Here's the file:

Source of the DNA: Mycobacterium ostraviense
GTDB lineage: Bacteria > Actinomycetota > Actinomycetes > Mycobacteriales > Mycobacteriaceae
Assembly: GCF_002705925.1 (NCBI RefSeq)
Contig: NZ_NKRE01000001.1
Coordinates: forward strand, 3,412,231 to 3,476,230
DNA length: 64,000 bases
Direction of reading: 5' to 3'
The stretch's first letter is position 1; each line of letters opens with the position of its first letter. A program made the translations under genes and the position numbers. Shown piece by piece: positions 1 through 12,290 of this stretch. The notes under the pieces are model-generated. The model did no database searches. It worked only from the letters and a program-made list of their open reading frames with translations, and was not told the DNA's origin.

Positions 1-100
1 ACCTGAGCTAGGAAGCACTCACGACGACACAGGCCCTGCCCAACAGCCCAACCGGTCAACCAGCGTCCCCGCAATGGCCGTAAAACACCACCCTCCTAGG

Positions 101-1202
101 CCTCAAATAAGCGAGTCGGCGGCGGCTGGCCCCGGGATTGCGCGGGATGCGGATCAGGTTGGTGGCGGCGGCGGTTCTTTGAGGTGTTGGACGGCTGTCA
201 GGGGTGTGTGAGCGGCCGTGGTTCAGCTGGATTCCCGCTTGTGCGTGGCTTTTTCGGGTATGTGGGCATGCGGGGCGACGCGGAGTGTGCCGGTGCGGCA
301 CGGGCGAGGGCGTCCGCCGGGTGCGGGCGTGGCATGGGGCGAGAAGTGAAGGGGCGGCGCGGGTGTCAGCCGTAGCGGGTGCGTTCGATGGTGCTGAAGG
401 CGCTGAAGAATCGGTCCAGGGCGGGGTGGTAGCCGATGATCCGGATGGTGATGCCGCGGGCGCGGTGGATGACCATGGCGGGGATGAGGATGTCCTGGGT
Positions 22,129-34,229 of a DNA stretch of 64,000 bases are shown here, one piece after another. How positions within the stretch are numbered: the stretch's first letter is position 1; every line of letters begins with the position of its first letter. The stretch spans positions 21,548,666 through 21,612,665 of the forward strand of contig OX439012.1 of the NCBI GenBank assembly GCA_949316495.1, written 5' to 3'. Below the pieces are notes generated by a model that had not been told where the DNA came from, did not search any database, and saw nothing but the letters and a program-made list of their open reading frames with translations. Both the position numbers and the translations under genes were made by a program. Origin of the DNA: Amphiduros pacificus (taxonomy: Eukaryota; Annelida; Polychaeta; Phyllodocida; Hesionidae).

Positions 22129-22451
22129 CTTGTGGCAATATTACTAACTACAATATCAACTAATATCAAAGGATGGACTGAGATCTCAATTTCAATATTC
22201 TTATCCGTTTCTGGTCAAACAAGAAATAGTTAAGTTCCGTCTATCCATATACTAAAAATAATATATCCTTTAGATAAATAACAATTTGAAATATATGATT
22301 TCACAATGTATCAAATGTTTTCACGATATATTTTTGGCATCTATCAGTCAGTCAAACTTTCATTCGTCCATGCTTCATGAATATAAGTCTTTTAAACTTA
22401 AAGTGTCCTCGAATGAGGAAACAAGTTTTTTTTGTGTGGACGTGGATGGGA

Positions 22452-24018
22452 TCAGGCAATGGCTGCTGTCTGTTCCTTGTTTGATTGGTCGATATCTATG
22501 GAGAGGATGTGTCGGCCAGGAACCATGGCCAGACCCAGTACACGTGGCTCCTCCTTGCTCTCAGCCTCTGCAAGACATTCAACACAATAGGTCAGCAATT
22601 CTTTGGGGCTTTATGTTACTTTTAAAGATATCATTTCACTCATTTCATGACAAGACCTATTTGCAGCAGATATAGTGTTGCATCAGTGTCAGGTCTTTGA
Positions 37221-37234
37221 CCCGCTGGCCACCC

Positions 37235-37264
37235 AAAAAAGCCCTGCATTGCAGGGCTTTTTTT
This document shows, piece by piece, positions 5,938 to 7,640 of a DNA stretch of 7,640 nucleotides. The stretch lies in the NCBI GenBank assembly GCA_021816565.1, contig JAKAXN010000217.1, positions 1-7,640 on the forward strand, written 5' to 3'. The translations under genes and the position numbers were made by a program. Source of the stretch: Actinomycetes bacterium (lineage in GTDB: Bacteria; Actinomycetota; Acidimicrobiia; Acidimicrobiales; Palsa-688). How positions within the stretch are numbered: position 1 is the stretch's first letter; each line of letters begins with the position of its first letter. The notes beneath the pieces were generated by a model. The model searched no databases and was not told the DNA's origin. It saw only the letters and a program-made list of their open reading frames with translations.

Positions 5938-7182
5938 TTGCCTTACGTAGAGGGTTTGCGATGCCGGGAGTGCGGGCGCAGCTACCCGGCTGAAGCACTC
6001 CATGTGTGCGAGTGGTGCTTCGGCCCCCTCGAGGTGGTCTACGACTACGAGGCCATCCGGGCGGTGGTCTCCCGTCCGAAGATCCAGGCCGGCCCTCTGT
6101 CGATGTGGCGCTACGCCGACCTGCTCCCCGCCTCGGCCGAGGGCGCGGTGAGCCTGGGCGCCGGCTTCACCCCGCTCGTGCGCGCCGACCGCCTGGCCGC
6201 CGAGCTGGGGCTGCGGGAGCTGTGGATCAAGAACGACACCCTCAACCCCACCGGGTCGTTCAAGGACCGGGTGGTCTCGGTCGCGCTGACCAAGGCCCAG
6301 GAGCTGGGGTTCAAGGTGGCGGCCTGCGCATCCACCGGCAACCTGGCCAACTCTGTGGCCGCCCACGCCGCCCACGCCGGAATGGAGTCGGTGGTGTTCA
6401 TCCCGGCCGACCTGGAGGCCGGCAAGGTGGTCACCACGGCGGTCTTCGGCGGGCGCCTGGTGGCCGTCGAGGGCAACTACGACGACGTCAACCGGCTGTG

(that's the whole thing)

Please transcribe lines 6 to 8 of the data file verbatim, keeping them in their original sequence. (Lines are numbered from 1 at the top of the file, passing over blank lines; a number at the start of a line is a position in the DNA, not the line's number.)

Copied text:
DNA length: 64,000 bases
Direction of reading: 5' to 3'
The stretch's first letter is position 1; each line of letters opens with the position of its first letter. A program made the translations under genes and the position numbers. Shown piece by piece: positions 1 through 12,290 of this stretch. The notes under the pieces are model-generated. The model did no database searches. It worked only from the letters and a program-made list of their open reading frames with translations, and was not told the DNA's origin.